Researchers studied the outcomes of more than 14,000 men and women whose hearts stopped suddenly. Those in large crowds like malls, sports stadiums or airports, who were shocked with an automated external defibrillator and then brought to a hospital, had a 34 percent survival rate.
That's compared to an 11 percent survival rate among those who were treated at home with an AED.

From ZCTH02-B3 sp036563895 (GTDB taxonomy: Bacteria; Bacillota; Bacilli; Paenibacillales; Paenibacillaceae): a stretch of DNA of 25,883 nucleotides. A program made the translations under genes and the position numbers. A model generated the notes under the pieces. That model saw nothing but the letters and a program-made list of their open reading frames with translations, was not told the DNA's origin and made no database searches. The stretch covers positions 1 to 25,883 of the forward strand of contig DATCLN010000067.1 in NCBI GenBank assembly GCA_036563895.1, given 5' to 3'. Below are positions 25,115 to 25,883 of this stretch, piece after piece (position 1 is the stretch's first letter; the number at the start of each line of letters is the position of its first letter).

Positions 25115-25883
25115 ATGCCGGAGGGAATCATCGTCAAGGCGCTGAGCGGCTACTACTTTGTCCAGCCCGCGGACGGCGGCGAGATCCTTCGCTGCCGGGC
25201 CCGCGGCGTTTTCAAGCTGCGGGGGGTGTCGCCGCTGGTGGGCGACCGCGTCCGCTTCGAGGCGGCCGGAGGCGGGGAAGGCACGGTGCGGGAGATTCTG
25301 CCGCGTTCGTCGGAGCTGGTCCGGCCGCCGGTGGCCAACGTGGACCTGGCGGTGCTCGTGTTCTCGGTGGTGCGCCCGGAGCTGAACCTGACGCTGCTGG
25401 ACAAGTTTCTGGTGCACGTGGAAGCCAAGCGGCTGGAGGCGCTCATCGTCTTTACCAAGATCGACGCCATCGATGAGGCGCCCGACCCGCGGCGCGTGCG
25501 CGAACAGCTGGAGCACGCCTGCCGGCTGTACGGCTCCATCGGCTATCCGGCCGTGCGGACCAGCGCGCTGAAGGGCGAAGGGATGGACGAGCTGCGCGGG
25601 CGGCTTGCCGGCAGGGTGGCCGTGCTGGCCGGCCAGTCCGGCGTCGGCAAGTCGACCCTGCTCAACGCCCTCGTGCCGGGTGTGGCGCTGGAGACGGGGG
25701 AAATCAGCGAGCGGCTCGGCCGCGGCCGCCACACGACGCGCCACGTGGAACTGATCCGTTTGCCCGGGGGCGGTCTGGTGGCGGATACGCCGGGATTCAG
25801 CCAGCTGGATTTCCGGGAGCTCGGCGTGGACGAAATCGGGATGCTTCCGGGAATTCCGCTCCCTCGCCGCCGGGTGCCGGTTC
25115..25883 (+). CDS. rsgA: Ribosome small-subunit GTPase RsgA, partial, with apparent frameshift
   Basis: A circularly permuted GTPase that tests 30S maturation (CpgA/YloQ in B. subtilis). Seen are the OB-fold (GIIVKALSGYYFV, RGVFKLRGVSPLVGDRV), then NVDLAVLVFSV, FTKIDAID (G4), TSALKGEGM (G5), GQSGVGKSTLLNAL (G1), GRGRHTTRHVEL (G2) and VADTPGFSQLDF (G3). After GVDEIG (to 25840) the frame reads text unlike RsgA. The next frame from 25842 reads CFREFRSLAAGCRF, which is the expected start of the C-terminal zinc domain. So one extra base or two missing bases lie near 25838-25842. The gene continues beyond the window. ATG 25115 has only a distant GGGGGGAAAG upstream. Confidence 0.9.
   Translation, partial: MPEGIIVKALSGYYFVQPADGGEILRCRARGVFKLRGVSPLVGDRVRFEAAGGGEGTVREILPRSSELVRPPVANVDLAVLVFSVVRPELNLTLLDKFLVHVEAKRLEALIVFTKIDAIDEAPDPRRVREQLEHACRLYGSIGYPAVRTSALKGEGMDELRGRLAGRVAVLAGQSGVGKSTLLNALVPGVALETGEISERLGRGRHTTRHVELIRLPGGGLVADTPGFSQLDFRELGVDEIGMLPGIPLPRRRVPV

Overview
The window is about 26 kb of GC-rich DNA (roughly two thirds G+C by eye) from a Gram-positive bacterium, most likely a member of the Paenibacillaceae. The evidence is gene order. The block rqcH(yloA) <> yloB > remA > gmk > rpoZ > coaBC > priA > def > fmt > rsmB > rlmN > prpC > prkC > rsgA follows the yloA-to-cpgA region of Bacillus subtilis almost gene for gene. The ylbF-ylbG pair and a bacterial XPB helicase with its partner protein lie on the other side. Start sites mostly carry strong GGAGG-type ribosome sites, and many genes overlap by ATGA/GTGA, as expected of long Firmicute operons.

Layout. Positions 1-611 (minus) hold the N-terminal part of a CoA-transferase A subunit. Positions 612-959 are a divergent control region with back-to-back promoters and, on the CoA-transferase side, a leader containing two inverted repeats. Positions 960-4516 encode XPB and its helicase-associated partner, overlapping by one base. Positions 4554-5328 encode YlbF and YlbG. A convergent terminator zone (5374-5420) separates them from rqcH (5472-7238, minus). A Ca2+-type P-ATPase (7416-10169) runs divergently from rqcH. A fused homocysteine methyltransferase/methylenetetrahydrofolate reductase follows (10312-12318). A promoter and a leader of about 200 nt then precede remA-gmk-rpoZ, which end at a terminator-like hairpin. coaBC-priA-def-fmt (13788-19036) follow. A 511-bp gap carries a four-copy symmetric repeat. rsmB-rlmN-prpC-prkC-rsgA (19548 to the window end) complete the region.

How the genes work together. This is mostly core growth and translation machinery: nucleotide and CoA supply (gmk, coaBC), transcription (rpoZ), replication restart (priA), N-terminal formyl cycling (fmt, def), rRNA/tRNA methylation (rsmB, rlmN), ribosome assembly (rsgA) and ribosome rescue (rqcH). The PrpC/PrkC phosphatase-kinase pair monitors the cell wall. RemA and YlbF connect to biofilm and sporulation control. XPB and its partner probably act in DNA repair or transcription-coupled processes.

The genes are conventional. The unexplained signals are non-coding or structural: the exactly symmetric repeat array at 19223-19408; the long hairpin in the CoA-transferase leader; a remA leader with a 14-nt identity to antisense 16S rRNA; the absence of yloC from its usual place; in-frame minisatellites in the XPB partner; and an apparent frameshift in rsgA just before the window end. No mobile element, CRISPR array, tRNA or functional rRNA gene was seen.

Researchers say demographics may explain the difference. Those at home during a cardiac event tend to be older and have more health problems than those who are active and attending major public events.